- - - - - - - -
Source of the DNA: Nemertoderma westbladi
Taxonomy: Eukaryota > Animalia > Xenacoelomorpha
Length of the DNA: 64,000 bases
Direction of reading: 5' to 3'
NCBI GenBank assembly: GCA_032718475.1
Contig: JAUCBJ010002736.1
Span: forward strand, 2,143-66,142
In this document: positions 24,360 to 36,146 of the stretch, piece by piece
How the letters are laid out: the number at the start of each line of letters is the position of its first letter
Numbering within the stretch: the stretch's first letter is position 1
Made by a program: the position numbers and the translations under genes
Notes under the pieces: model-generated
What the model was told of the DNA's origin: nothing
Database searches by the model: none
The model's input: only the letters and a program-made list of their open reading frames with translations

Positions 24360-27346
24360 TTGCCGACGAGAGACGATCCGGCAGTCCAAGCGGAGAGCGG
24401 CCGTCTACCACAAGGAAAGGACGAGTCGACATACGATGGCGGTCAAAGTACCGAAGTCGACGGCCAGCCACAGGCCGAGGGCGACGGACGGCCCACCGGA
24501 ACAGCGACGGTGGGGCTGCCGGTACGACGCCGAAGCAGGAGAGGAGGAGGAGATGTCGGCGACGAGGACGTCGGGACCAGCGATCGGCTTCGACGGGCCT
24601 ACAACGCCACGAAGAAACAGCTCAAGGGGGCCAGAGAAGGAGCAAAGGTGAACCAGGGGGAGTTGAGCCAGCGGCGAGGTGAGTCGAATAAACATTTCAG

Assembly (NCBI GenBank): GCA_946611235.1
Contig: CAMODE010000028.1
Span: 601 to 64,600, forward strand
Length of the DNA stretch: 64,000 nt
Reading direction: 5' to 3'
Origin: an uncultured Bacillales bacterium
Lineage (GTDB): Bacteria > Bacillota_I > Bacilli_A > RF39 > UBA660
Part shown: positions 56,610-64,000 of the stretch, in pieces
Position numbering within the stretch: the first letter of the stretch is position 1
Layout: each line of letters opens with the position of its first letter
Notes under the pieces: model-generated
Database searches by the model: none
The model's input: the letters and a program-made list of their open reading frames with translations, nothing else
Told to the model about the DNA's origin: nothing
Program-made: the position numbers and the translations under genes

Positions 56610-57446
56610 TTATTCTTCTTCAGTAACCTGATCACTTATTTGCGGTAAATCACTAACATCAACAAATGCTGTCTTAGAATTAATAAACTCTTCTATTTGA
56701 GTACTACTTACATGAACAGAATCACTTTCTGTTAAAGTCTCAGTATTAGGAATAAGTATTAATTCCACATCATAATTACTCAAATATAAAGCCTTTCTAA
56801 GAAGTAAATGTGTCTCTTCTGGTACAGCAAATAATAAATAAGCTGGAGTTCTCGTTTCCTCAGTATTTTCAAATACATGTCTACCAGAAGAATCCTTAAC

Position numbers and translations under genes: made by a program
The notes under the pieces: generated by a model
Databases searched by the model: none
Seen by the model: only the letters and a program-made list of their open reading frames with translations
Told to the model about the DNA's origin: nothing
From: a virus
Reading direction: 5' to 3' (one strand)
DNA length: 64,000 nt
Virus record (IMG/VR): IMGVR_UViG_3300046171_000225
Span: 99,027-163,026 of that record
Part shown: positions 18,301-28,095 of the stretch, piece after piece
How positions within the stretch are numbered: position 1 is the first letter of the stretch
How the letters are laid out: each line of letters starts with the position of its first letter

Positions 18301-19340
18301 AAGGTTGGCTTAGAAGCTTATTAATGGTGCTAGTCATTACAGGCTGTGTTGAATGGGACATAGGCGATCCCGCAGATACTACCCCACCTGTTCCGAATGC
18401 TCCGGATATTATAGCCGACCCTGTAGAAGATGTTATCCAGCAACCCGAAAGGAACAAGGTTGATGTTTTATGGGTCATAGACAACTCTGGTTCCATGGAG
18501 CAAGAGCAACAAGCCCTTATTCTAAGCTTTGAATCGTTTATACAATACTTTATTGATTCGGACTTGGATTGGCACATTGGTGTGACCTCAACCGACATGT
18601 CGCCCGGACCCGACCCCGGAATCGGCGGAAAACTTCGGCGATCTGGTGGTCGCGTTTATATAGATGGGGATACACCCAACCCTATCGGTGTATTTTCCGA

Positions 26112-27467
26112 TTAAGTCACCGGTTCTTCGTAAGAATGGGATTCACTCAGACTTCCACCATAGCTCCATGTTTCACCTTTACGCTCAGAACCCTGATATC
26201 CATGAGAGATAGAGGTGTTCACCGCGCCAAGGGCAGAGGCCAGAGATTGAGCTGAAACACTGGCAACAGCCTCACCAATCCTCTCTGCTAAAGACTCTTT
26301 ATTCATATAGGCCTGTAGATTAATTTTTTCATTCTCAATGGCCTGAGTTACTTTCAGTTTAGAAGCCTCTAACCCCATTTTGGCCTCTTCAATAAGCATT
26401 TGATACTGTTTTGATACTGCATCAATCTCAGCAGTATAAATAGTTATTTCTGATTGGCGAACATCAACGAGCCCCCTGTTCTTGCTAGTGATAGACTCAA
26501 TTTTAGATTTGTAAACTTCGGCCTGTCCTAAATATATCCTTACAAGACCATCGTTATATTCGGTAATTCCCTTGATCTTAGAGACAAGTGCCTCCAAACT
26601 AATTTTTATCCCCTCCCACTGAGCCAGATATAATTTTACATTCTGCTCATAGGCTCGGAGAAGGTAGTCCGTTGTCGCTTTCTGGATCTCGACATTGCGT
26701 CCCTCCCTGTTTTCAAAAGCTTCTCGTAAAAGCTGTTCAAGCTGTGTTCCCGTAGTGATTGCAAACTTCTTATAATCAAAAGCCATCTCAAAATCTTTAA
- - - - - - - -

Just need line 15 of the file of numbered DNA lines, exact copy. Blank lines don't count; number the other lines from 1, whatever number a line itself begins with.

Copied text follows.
The model's input: only the letters and a program-made list of their open reading frames with translations